Obviously, anything the MTI comes up with needs to be a solution for both a Martian problem and a terrestrial problem — just one or the other doesn’t work. The demand needs to be on both planets. Therefore, at the top of Zubrin’s priority stack is updating food’s relationship to energy. “Vegetarians always talk about how inefficient meat is, because you take a given amount of corn, and you feed it to a cow, and maybe you only get a small percent of the caloric value that was in the corn out in the form of meat,” he said. “So by going from vegetable to meat, you’re cutting the value by factors. But the greatest inefficiency in that process isn’t going from vegetable to animal, it’s going from sunlight to vegetable.
“Take an Iowa corn field, which is among the most productive agriculture ever practiced. If you take the solar energy hitting that cornfield, and compare it to the energy coming out in the form of corn, it’s 0.2 percent efficient. That’s how efficient the most productive agriculture in the world is.
“An Iowa corn field produces 12 tons per hectare, per year. That boils down to 30 kg per day of corn. So if you fed people with nothing but a kilogram of corn a day, which would be a pretty lousy diet, that means a hectare could support 30 people. If we make the diet more interesting, with some fruits and a little bit of meat, let’s say the hectare would support 20 people. That means if you wanted to have a 20,000-person Martian colony — the size of a pretty small town — that’s 1,000 hectares. 10 square kilometers. Over six square miles. That’s huge for a small town. And for a million people — a medium-sized city — you’d need 50,000 hectares. This is unthinkable on Mars. And that’s assuming you have the same productivity in Martian sunlight as you do on Earth. But Martian sunlight is only half as strong as Earth sunlight!”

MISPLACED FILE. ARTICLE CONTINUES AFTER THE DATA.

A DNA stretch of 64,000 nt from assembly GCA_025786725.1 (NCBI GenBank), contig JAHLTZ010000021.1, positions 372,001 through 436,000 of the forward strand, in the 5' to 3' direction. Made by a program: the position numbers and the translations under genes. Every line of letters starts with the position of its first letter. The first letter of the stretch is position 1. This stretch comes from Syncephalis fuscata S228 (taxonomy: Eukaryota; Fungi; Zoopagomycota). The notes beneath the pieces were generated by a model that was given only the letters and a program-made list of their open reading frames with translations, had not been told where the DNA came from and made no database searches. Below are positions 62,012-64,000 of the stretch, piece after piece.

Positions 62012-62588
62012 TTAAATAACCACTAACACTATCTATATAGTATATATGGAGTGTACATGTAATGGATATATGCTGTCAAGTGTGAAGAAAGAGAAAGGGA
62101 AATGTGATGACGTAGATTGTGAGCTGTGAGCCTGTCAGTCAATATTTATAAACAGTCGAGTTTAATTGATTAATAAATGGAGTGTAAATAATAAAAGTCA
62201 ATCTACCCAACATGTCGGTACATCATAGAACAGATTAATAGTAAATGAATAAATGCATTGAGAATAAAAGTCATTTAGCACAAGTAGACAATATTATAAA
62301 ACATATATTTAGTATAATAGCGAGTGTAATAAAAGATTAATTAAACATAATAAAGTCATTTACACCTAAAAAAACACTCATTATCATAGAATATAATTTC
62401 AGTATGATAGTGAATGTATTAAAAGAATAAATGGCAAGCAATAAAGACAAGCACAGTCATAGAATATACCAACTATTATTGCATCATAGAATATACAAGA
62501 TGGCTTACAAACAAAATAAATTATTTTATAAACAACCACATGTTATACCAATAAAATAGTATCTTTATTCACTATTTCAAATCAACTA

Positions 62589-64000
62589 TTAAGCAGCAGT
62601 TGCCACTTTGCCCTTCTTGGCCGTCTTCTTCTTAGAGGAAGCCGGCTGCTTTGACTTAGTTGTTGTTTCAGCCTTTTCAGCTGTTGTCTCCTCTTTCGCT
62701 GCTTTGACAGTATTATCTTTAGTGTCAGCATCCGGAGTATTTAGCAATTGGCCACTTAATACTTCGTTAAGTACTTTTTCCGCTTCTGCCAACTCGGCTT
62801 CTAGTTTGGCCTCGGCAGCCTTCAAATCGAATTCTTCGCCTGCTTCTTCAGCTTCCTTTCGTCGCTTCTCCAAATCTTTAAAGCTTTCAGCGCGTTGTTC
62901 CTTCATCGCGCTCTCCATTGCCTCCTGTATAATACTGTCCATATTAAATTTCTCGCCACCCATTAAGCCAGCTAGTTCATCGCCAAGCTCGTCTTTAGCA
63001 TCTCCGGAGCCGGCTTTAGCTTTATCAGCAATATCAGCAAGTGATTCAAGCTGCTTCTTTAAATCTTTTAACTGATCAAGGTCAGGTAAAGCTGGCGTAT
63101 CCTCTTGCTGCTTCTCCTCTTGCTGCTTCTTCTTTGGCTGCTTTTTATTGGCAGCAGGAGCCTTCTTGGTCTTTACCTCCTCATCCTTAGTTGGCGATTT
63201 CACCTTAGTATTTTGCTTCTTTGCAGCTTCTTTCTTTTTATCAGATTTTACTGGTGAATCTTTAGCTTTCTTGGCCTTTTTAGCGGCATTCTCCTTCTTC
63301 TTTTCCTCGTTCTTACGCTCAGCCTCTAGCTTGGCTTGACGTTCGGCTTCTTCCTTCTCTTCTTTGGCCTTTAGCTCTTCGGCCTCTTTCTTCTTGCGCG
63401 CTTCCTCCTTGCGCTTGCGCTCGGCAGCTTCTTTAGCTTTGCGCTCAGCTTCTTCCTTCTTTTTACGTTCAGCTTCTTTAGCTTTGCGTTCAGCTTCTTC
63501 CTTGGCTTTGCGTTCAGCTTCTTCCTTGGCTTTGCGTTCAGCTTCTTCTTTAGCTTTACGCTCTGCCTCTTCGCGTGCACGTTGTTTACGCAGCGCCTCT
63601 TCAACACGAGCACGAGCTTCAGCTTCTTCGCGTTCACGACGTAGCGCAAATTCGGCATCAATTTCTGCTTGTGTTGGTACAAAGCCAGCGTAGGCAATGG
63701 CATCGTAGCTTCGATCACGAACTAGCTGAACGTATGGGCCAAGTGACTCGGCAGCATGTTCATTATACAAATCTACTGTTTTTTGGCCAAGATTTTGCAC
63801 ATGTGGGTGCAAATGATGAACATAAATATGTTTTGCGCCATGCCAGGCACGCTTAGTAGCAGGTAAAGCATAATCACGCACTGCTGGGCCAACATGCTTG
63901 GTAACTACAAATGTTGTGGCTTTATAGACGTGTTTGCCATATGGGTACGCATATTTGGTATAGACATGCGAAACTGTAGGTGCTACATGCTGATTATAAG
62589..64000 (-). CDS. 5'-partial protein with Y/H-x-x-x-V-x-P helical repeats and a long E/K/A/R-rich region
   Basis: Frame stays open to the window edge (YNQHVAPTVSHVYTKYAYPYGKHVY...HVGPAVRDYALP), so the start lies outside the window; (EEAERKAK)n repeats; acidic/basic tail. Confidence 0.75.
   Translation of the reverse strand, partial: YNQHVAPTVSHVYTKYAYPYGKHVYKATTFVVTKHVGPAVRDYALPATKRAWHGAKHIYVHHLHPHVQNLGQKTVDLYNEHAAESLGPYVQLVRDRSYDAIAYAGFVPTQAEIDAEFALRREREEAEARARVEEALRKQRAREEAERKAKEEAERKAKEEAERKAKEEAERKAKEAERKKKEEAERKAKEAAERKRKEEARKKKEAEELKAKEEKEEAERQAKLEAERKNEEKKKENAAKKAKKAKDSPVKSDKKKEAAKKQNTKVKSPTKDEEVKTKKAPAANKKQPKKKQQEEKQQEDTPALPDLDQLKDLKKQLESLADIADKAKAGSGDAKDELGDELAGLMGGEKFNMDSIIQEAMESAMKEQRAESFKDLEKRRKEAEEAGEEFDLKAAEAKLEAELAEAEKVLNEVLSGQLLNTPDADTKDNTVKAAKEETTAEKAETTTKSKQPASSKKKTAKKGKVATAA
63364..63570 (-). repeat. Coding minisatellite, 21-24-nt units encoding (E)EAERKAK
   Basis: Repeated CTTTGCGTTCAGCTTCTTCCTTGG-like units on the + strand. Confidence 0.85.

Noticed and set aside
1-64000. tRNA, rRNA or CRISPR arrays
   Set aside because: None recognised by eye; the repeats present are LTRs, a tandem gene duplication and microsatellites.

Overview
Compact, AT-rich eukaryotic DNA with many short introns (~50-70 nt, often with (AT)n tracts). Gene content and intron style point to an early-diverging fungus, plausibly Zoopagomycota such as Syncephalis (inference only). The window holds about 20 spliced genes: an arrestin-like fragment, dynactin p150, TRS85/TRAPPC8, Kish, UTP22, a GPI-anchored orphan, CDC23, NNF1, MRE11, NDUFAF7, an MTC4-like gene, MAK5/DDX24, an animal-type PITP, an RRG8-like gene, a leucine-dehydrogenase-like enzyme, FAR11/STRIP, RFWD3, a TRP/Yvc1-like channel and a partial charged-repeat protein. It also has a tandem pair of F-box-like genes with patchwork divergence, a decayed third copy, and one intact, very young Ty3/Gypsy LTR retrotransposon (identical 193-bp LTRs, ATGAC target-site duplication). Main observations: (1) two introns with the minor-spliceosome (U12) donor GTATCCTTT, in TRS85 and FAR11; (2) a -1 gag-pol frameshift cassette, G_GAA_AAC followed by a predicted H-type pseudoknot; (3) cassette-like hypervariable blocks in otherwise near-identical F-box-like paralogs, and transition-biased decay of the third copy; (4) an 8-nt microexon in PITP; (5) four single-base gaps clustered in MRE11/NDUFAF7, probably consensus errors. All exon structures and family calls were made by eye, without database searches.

If it’s not clear yet, endless Iowa-style cornfields stretching to the Martian horizon aren’t on the menu, at least in our lifetimes. It’s not just that the planet gets under half the amount of sunlight that Earth does. Because Mars’ atmospheric pressure is less than a percent of Earth’s, liquid water would immediately boil away when exposed to the Martian air. The Martian atmosphere is composed mostly of carbon dioxide, with virtually no oxygen, and plants require oxygen for respiration. During daytime, temperatures at the Martian equator can reach up to around 70°F (20°C). However, they can plummet sharply once the sun sets, dropping to values as low as -80°F (-62°C) during the night, which would be fatal to any crop.
But Mars will have to produce its own food. If it uses agriculture, it will have to be in artificially lit underground tunnels, or pressurized greenhouses on the surface, which will severely restrict arable acreage. Like American agronomist Norman Borlaug, who developed a high yield wheat cultivar that wasn’t sensitive to day length and helped herald the Green Revolution, Martian technologists are going to have to innovate to create ultra-productive agriculture — or other highly efficient ways of producing food. This technology could be exported to Earth, where it could, for example, allow us to use half the farmland to produce the same amount of food.
To read the full interview, please click here.